Search Images Maps Play YouTube News Gmail Drive More »
Sign in
Screen reader users: click this link for accessible mode. Accessible mode has the same essential features but works better with your reader.

Patents

  1. Advanced Patent Search
Publication numberUS20070299713 A1
Publication typeApplication
Application numberUS 11/426,832
Publication date27 Dec 2007
Filing date27 Jun 2006
Priority date27 Jun 2006
Publication number11426832, 426832, US 2007/0299713 A1, US 2007/299713 A1, US 20070299713 A1, US 20070299713A1, US 2007299713 A1, US 2007299713A1, US-A1-20070299713, US-A1-2007299713, US2007/0299713A1, US2007/299713A1, US20070299713 A1, US20070299713A1, US2007299713 A1, US2007299713A1
InventorsSteven W. Macbeth, Roland L. Fernandez, Brian R. Meyers, Desney S. Tan, George G. Robertson, Nuria M. Oliver, Oscar E. Murillo, Elin R. Pedersen, Jeanine E. Spence
Original AssigneeMicrosoft Corporation
Export CitationBiBTeX, EndNote, RefMan
External Links: USPTO, USPTO Assignment, Espacenet
Capture of process knowledge for user activities
US 20070299713 A1
Abstract
A system that enables generation and/or modification of an activity template is disclosed. The activity template describes overall actions and resources associated with an activity. The system can automatically convert activity logs into recipes thereby reducing effort in activity reproduction. Self-tuning via machine learning-based algorithms can be employed thereby dynamically altering the template in accordance with on-going or historical user action.
Images(10)
Previous page
Next page
Claims(20)
1. A system that facilitates activity template generation, comprising:
an interface component that accesses a plurality of elements of an activity; and
a template authoring component that facilitates creation of an activity template based at least in part upon a subset of the plurality of elements.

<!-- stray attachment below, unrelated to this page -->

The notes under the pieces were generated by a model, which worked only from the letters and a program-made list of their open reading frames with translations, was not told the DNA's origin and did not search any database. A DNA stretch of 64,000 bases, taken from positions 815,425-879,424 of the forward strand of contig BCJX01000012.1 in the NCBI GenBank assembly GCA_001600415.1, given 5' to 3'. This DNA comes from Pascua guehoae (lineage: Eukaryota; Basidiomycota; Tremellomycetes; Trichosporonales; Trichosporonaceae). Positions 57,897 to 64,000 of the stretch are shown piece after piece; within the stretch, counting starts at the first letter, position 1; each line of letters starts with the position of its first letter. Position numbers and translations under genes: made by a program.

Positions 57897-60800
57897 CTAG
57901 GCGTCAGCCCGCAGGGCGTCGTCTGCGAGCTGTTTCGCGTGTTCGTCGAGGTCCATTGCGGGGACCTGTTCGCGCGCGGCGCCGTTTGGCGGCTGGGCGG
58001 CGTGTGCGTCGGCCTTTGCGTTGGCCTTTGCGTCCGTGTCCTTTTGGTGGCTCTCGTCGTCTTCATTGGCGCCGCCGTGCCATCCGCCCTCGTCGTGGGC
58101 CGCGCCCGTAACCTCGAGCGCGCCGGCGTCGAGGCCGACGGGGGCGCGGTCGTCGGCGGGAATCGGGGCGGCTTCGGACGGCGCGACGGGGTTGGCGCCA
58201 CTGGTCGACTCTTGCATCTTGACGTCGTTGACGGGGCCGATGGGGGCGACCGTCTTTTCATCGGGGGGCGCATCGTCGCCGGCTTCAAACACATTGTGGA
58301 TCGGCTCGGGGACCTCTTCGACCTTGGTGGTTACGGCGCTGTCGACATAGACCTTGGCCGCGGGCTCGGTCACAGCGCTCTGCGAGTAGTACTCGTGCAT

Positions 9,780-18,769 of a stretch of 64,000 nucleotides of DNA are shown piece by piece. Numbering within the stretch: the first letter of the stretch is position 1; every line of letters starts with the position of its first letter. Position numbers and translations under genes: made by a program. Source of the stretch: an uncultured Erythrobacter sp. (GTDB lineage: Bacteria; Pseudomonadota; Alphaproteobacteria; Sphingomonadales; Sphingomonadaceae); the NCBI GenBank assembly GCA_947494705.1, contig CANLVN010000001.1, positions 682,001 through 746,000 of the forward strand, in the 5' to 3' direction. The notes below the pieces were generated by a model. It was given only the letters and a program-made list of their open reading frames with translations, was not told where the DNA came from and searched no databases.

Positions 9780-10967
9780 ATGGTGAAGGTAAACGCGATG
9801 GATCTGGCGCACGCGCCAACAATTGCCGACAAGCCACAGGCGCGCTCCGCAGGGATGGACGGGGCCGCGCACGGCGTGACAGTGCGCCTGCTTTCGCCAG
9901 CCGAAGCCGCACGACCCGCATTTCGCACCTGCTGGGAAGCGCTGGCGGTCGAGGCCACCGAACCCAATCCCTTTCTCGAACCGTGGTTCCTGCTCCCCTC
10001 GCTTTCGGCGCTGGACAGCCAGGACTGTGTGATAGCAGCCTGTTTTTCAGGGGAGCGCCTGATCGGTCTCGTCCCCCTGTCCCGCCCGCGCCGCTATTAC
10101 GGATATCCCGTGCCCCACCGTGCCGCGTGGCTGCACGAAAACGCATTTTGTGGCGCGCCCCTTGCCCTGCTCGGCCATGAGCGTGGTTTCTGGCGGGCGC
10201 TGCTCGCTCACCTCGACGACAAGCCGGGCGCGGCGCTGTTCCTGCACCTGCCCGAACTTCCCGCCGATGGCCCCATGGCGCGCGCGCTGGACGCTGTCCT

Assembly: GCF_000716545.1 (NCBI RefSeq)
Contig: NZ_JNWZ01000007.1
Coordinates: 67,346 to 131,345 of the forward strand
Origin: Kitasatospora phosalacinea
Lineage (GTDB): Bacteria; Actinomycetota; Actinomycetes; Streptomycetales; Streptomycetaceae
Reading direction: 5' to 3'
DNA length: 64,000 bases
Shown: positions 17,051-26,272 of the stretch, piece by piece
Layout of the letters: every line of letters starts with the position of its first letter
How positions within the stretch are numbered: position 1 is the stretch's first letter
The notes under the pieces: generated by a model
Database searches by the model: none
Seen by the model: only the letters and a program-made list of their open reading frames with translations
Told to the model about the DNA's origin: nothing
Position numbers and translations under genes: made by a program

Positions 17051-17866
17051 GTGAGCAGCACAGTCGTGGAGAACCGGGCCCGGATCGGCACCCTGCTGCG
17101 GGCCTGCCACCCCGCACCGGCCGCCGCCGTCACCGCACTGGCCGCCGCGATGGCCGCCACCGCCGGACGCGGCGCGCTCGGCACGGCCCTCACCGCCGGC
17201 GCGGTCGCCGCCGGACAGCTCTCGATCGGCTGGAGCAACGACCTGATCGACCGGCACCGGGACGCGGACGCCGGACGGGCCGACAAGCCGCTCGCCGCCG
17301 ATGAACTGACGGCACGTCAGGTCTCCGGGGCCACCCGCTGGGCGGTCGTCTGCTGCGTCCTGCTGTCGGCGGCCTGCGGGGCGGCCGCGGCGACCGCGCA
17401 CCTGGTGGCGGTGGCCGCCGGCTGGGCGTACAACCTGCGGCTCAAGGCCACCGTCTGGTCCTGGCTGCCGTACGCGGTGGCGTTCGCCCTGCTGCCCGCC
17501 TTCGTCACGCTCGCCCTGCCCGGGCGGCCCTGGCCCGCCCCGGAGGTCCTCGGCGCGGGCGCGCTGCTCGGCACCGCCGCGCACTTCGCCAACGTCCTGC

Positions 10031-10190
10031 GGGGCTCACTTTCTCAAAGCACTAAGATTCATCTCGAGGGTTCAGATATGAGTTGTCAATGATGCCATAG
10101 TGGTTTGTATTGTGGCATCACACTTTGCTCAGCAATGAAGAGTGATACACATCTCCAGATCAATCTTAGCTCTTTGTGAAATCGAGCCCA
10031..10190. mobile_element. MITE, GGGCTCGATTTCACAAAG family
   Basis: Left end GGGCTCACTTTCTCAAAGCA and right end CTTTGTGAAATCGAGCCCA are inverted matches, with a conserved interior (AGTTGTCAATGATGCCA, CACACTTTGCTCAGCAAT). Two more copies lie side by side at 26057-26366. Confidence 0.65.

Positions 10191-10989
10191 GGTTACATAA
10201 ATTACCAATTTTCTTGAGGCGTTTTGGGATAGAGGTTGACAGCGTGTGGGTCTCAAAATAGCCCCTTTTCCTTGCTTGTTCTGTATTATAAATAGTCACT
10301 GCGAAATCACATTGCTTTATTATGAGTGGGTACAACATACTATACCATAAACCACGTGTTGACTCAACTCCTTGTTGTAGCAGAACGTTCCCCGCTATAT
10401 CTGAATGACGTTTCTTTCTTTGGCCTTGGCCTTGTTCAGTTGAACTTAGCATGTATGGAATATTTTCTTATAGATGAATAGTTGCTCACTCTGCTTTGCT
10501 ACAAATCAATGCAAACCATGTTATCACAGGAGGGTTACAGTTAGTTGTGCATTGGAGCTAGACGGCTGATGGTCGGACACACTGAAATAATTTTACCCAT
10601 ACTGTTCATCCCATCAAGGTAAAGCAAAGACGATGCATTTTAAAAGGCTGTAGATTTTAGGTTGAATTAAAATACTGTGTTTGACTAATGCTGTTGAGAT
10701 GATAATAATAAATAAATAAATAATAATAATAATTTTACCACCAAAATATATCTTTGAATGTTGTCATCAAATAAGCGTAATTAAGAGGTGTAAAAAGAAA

2. The system of claim 1, the template authoring component enables automatic creation of the activity template as a function of monitoring the plurality of elements.
3. The system of claim 1, the template authoring component enables handcrafted creation of the activity template based at least in part upon a user preference.
4. The system of claim 1, the plurality of elements includes at least one of a plurality of action identifiers and a plurality of resource identifiers.
5. The system of claim 1, the activity template further comprises privacy data that enables a user to limit access to information within the subset of the plurality of elements.
6. The system of claim 1, the activity template further comprises a policy component that enables management of edit characteristics with respect to the activity template.
7. The system of claim 1, further comprising:
a monitoring component that monitors user activity; and
a selection component that automatically selects the subset of the plurality of elements based at least in part upon the monitored user activity.
8. The system of claim 1, further comprising a refactoring component that selects the plurality of elements from an activity log as a function of the activity.
9. The system of claim 1, the template authoring component facilitates storage of the activity template in a template storage component.
10. The system of claim 9, further comprising a search component that enables search of the template storage component to identify a desired template.
11. The system of claim 10, further comprising an edit component that facilitates editing a desired template obtained from the template storage component.
12. A computer-implemented method of establishing a template, comprising:
accessing a plurality of elements associated with an activity; and
determining a subset of the plurality of elements that are to be included within a template associated with the activity; and
generating the template associated with the activity.
13. The computer-implemented method of claim 12, further comprising monitoring a user as a function of the activity to automatically establish the plurality of elements.